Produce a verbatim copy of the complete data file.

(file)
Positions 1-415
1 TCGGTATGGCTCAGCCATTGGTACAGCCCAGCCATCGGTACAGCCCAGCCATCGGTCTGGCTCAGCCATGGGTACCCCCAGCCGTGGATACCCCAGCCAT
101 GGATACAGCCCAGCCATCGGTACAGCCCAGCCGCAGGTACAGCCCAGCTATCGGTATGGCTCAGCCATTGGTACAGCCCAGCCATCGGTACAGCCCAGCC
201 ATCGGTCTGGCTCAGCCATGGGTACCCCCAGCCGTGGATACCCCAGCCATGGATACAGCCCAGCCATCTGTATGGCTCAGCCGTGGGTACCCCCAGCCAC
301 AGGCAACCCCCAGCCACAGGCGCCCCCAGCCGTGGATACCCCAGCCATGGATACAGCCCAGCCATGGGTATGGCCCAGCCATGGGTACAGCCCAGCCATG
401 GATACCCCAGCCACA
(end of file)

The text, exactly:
Positions 1-415
1 TCGGTATGGCTCAGCCATTGGTACAGCCCAGCCATCGGTACAGCCCAGCCATCGGTCTGGCTCAGCCATGGGTACCCCCAGCCGTGGATACCCCAGCCAT
101 GGATACAGCCCAGCCATCGGTACAGCCCAGCCGCAGGTACAGCCCAGCTATCGGTATGGCTCAGCCATTGGTACAGCCCAGCCATCGGTACAGCCCAGCC
201 ATCGGTCTGGCTCAGCCATGGGTACCCCCAGCCGTGGATACCCCAGCCATGGATACAGCCCAGCCATCTGTATGGCTCAGCCGTGGGTACCCCCAGCCAC
301 AGGCAACCCCCAGCCACAGGCGCCCCCAGCCGTGGATACCCCAGCCATGGATACAGCCCAGCCATGGGTATGGCCCAGCCATGGGTACAGCCCAGCCATG
401 GATACCCCAGCCACA